I have a big sweet tooth. I love all things sweet: brownies, cake, cookies, ice cream, candy, cinnamon rolls, sugar in my coffee, chocolate-covered almonds, pumpkin bread, milk chocolate – you get the picture. I don’t discriminate against nature’s sweets and enjoy them just the same. I am positive that there are only a handful of fruits that I won’t eat. Currently, blueberries are an obsession of mine, and honey makes my morning tea just the right amount of sweetness to start the day. Don’t even get me started about the naturales (fruit drinks) here in Honduras or the bread that hermana Denia makes. God knew what he was doing when he compared the Israelites living in an intimate community with him to honey.
Even when I was a little girl, I had a love for sweet and sugary foods. I can remember being at a childhood friend’s birthday party only eating the icing off a cupcake. When I went to Starbucks with my dad and papaw, I only ordered frappuccinos, white mocha frappuccinos to be exact. Occasionally after church, my family and the Rendon family would stop at Wendy’s for lunch. There I would order the chicken nugget meal with a chocolate frosty and dipped both my nuggets and my fries in the frosty. Don’t knock it until you’ve tried it. There was one summer when my mom would take me by a local snow cone shop, Eagle Ice, and I would order a snow cone with a scoop of vanilla ice cream in the middle – so yummy! I live for the sweet moments, both in food and in life.
There is, however, such a thing as having too much sweet in your life. Stomach aches and cavities are just two small symptoms of an overload of sugar. More severe effects can be high blood sugar, weight gain, and diabetes. When it comes to the sweetness of life, while it may not give you heart disease, I’ve learned that it is often accompanied with other emotions. Emotions that you wouldn’t expect to be present during such a sweet time.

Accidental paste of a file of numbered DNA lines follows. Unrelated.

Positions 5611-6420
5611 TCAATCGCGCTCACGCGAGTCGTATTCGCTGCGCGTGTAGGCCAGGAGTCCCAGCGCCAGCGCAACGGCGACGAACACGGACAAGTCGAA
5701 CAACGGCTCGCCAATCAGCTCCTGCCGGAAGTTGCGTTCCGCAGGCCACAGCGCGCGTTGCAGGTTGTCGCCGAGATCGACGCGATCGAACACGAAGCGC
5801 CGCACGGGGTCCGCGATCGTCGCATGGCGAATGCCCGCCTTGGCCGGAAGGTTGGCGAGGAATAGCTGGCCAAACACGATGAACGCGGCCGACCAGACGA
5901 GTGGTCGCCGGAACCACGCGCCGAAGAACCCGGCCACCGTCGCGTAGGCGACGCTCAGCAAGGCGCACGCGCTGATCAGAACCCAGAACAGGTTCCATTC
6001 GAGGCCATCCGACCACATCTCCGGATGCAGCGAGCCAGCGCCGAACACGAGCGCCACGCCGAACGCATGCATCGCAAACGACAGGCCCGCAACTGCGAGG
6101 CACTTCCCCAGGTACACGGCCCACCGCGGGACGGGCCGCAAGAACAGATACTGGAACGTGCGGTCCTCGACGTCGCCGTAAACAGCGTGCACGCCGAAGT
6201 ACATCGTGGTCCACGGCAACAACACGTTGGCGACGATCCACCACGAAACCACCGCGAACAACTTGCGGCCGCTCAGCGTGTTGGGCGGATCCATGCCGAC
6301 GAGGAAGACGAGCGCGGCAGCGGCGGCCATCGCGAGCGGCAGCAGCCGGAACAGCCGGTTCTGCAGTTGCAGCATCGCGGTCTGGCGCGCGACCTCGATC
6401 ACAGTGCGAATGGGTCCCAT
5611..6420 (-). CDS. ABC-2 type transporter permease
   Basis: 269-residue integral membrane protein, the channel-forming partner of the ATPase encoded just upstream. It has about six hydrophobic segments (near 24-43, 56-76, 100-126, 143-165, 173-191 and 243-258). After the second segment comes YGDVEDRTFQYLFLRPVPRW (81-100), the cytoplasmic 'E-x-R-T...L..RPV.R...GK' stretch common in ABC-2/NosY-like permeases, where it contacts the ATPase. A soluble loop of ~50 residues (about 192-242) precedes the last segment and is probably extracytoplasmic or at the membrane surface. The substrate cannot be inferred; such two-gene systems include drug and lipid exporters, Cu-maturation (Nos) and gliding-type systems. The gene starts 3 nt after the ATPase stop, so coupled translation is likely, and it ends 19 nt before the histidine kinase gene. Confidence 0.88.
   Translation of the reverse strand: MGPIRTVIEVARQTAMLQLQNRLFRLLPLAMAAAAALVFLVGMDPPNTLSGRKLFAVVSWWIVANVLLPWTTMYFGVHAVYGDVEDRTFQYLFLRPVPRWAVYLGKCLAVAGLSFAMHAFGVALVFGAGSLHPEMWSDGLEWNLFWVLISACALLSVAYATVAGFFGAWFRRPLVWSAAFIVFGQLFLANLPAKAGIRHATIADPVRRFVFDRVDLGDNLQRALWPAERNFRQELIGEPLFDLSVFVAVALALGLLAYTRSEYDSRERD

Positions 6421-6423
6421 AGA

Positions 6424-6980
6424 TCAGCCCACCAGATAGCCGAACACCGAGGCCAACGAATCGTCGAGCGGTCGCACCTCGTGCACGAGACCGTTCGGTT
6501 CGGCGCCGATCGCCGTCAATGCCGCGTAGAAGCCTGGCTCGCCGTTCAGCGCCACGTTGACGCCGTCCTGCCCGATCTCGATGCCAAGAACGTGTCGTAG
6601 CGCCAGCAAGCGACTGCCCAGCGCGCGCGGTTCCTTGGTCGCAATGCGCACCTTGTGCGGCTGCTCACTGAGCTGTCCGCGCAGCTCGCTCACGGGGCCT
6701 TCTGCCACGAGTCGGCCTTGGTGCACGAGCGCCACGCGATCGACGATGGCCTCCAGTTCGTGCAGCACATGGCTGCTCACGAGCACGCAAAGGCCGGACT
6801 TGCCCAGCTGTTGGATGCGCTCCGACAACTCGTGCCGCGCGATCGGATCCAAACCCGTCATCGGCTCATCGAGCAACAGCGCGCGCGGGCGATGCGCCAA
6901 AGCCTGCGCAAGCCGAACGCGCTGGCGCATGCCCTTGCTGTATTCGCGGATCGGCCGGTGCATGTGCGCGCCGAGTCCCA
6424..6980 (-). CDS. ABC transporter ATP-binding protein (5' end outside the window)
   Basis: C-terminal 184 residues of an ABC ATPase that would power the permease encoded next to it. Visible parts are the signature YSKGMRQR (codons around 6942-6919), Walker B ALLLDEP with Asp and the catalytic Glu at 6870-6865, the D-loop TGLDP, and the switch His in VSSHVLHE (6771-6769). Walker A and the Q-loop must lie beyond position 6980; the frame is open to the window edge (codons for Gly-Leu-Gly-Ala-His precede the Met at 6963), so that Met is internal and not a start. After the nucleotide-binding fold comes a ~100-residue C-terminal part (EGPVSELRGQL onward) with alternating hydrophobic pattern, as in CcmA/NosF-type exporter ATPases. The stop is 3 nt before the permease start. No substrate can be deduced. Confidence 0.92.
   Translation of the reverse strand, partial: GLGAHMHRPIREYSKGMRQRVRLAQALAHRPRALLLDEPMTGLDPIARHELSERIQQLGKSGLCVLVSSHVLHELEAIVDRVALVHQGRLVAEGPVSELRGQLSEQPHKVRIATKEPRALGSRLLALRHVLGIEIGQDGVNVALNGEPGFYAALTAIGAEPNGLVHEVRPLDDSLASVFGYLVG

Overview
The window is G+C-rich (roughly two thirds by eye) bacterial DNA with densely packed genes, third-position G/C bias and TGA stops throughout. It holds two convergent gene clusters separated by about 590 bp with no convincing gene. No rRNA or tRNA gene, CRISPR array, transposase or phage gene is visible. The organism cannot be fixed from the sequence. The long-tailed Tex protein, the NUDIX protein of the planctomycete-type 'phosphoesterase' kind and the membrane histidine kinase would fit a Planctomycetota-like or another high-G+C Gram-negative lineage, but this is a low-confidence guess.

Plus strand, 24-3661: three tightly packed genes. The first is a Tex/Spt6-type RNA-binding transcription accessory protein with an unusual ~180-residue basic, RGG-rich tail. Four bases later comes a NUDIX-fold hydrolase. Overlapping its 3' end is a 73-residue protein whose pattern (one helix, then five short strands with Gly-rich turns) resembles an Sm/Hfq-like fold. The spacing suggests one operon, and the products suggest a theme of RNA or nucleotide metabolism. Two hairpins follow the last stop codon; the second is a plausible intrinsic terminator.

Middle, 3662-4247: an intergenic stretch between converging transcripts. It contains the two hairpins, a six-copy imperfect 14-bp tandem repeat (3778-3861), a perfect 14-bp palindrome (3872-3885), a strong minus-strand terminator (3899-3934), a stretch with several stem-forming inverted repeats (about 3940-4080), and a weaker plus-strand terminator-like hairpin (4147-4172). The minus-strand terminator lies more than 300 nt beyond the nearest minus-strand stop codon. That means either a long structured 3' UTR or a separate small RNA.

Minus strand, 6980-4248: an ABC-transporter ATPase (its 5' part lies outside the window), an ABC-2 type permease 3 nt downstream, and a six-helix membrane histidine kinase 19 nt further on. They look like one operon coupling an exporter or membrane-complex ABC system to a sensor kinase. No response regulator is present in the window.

Consider close coworkers and friends leaving. It’s bittersweet. You’re happy for them and their new adventure, but that adventure takes them away. Think of parents when they send their children off to university. They are so proud of who their children have become and are becoming, but it is hard to watch them go. Think of close college friends who are taken in different directions after graduation. Sweet and bitter. Joy and grief. Pride and sorrow. Life is full of these opposite, “conflicting” emotions together.
I cannot help but think of Jesus when he prayed in the Garden of Gethsemane before his crucifixion. There were so many emotions that he must have felt when he prayed to God. Sorrow because he would leave his disciples behind but joy because of what his death and resurrection would bring. Fear for the kind of death he would have to endure and grief because he knew the disciples wouldn’t understand at first. Intense sorrow because of the separation from his Father but peace knowing the glory that awaited them both. Disappointment because his disciples weren’t there for him during his time of distress but comfort because his Father was there for him. So many emotions had to have been swirling around in his heart that night Jesus was praying.
I’ve experienced a swirling of emotions recently. What I am learning from Jesus is that while I am experiencing an overwhelming mix of emotions, I won’t be overcome. I’ve been learning that life is bittersweet and that endings are just as beautiful as beginnings. I’ve been learning that God sees the obstacles that I and my community face, that he also sees the hurt, and that he cares. I know the truth that God cares is evident, but I needed to be reminded. Life will continue to be bittersweet until Jesus returns and makes everything as it should be, as it was designed to be. Until then I will serve a God who will walk with me through every sweet and bitter moment.